Susan Russell has big plans at ACCT.
And the new executive director is fully confident in all of the things planned for Philadelphia’s open-intake shelter.
But she’s also adamant about how the organization will get things done.
They say there’s no “I” in team, and there’s certainly no “I” in her vocabulary and whenever she talks about the big things on the horizon, she’s quick to point out it’s not her doing them.
“We have such a great network,” said Russell, who became the executive director at Animal Care and Control Team Philadelphia last month after serving the same position at the shelter in Chicago. “There are great employees here. And a lot of them are volunteers because they care so much. And we have great rescue partners who help move the animals and get them into homes. And then our volunteers are so passionate and hard working. We couldn’t do anything without them.”
Russell certainly appreciates the work rescues and volunteers do, and she knows how passionate those helpers are because it’s where she got her start.
Always an animal lover, when she was a lawyer in Chicago, she started volunteering at the animal shelter.
“I loved being there, walking the dogs and then I ran the volunteer orientation and I realize how important volunteers are to what shelters want to do,” Russell said. “And ACCT has so many wonderful volunteers. They are dedicated. They come in no matter what. They are passionate and are needed.”
Russell has gained a lot more experience since she started out as a volunteer, but she still has the same passion for helping animals.
She and her husband have six cats. She doesn’t have any dogs of her own because she’s not home often enough to care for them, but when she’s done doing her administrative duties at work, she doesn’t rush home. She rushes to the kennels.
“Volunteering is a great way to get exercise and it’s great for the dogs,” Russell said. “I love walking the dogs here. They love to get out and I’m very hands on. I’ll go back to the kennels whenever I have a chance.”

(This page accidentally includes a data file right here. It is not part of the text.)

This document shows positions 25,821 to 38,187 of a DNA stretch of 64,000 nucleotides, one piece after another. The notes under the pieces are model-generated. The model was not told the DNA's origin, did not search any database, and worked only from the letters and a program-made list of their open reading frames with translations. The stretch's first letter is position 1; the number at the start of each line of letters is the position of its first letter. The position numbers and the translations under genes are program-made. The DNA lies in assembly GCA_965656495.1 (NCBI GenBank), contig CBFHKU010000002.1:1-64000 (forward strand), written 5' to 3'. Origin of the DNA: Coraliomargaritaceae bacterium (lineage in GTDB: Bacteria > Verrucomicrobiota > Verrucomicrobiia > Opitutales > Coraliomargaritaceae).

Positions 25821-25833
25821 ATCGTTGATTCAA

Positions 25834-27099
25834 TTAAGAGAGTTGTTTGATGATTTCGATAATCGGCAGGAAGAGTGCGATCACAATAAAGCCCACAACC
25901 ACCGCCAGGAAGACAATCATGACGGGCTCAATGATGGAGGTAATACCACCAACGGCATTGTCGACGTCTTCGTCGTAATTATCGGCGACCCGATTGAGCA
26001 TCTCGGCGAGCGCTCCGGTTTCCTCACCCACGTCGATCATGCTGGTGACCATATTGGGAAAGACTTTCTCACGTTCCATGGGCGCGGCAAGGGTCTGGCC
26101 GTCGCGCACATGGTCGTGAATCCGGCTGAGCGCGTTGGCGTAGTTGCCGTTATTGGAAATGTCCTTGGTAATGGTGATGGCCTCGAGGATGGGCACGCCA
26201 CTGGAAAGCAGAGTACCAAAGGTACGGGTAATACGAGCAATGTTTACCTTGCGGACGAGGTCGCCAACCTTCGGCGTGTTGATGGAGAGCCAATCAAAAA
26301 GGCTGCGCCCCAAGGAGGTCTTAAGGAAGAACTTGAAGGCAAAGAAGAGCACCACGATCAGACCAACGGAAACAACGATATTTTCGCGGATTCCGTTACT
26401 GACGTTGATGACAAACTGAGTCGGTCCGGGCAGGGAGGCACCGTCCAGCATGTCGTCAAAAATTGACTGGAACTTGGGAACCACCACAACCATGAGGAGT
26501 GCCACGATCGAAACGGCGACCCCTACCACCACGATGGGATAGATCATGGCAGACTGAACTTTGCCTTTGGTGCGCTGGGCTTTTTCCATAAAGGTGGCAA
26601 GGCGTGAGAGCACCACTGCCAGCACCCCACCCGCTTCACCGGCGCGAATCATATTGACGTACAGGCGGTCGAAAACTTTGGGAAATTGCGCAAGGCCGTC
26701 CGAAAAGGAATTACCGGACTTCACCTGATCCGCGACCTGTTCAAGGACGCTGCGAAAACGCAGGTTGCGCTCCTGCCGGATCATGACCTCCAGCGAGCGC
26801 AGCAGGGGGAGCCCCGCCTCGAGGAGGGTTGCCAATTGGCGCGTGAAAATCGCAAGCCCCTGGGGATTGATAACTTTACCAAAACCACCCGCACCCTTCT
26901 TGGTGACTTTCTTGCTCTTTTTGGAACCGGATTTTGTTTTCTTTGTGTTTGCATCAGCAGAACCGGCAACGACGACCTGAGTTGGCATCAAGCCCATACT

Though she is fairly new to her position, which she started on Oct. 22, and to Philadelphia, she’s feeling right at home. She has fallen in love with the look of the city and is very impressed in what the city has to offer.
“It’s an absolutely beautiful city, trees and sidewalks and so many things to do,” Russell said. “I’ve never seen so many trees and sidewalks with roots coming up. It’s beautiful.
“And I’m not coming into a situation that is bad, I’m coming in and I hope to, with the employees and volunteers to continue it growing. ACCT has some fantastic things. You look, they have a life-saving department. A department that is dedicated to saving lives. How great is that? And there’s the no-kill coalition. They have a help desk that helps people keep their pets. And you have Emeka’s Fund. There’s so many great things in place here.”
ACCT does have many great things, but there have been some controversies. One of the big ones was in the spring when the city split with former executive director Vincent Medley. ACCT is also always under fire, unfairly at times, because the open intake shelter is forced to euthanize pets for space. But the former brass didn’t help their cause by banning volunteers and rescue groups.
Those days appear to be over, though.
Russell knows an open intake shelter can’t save them all, but she’ll do everything in her power to save as many as possible, and she’ll do that through transparency, communication and relying on those who care for help.
“People love animals, and want to help animals, but we also want to help people,” Russell said. “There are people who want to keep their pets, but might not have the ability to do it. We want to make sure we help people when they need it. And when animals do come in, we have to move them out as quickly as possible. It’s hard with an open intake shelter, but we should always try to do better.”
And to do so, Russell and her shelter are doing some things this month to help move their precious inventory. Over the Thanksgiving holiday, there will be special promotions on adoption fees for dogs and cats. Adoption fees will be waived on Nov. 23, 24 and 25, so you’ll have more money to buy treats and toys for Christmas.
They also hope Giving Tuesday produces some much-needed cash, which can mean more lives saved. The organization is hoping to raise $6,000, and the money will go to the Stella Fund, which pays for lifesaving surgeries and treatment for shelter animals.
Information on the events is available at acctphilly.org.
Russell knows there will be challenges. She knows there will be hiccups, times when the shelter is overcrowded and sadly, there will be tough decisions that lead to euthanasia.
But Russell is confident everyone will work together to make sure those numbers are as low as possible.
“Philadelphia is my kind of city,” Russell said. “Chicago was, too, but I love Philadelphia. The people really care. They’re willing to help. Everyone from the great employees, the volunteers and the rescues, who I’m meeting every day. Everybody wants to help.
“We want to be no kill. No kill is a philosophy. We want to make sure every healthy and adoptable animal makes it out. There will be times when we’re full and we don’t have room. We want to make sure we’re able to move every animal we can out the door.”